Conrad Mwanawashe Business Reporter
A breakthrough has been reached between millers and the Reserve Bank of Zimbabwe which effectively quashed a looming increase in the price of bread and other flour products.
The RBZ will, in the next few weeks, clear outstanding $43,25 million foreign wheat invoices for millers.
This comes after the National Bakers Association of Zimbabwe and the Grain Millers Association of Zimbabwe engaged the RBZ over the issue.
GMAZ confirmed the latest developments.
“The milling industry wishes to advise that supply of flour and by extension supply of bread — will remain more than adequate and consumers must not be worried. Secondly, prices of bread will not go up on account of costs of flour,” GMAZ chairman Tafadzwa Musarara said.
“Through their two associations namely GMAZ and the National Bakers Association of Zimbabwe, millers and bakers are jointly in negotiations with the central bank seeking an immediate availing of foreign currency to settle all outstanding wheat imports payments. We are confident this will be settled in the next few days,” he said.
GMAZ and NBAZ had earlier this week hinted on an increase in prices of bread and other flour products following a rise in the prices of bread flour of between 10-25 percent as a result of Nostro liquidity challenges.
They argued that the Nostro liquidity challenges caused banks to sell Euros, British Pound Sterling and South African Rands to millers who wanted to settle United States dollar imported wheat invoices. This resulted in exchange losses to the wheat millers and high service fees totalling 12 percent.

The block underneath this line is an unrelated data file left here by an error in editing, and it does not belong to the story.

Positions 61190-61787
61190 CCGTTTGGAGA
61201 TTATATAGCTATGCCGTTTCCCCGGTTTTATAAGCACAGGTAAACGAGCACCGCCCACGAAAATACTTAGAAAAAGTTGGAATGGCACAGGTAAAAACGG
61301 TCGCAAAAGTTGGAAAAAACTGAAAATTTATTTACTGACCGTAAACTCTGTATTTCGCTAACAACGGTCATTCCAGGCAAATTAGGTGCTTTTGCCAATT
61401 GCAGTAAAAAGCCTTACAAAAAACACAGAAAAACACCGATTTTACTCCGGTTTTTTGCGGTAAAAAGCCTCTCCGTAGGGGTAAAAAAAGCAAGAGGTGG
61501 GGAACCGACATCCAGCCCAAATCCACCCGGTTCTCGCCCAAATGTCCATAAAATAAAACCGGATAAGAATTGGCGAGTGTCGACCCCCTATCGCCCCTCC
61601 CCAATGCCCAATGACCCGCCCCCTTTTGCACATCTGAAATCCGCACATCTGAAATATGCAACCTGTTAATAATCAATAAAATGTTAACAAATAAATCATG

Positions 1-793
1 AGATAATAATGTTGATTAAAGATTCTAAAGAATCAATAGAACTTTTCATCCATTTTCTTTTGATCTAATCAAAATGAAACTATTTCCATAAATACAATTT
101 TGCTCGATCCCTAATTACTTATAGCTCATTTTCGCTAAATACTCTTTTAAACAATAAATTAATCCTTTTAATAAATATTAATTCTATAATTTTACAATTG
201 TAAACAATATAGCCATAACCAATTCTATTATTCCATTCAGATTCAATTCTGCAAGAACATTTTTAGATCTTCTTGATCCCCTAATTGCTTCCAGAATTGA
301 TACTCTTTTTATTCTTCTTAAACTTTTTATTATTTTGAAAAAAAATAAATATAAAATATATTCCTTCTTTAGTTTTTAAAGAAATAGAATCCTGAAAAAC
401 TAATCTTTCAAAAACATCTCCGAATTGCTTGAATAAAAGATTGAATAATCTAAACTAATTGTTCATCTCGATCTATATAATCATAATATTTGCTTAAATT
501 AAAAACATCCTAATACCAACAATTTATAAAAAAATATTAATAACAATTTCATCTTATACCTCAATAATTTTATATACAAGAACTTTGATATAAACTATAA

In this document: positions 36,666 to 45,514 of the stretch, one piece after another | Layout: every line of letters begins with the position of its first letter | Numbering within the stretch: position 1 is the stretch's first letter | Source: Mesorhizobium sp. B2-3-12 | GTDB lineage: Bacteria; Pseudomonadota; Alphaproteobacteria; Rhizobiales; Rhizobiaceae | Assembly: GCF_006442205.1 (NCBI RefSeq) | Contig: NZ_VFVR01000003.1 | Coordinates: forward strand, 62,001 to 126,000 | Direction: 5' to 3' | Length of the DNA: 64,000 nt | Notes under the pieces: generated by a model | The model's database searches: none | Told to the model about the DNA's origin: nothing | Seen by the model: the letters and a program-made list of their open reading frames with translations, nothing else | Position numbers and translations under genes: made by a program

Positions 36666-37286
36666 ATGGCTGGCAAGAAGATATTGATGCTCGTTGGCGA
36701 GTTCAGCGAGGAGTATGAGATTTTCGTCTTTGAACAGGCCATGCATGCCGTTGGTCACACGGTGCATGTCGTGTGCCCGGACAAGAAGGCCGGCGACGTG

They also cited that delays in foreign remittances attracted punitive interest rates with prices for shipping for Zimbabwe cargo to Beira increasing by 20 percent and foreign suppliers of goods and services now requiring payment upfront.
As a result of these challenges, bread flour prices have increased by between 10-25 percent.
In order to continue to sustain the current bread prices and create their statibilisation in the short to medium term, NBAZ and GMAZ proposed that the Reserve Bank provides $16 million every month for wheat and bread ingredients importation, including logistical costs from now up to October 2017.
“GMAZ remains committed to continue engaging Government and any other stakeholders to ensure that the supply and prices of the various staples that we produce remains favourable and adequate,” said Mr Musarara.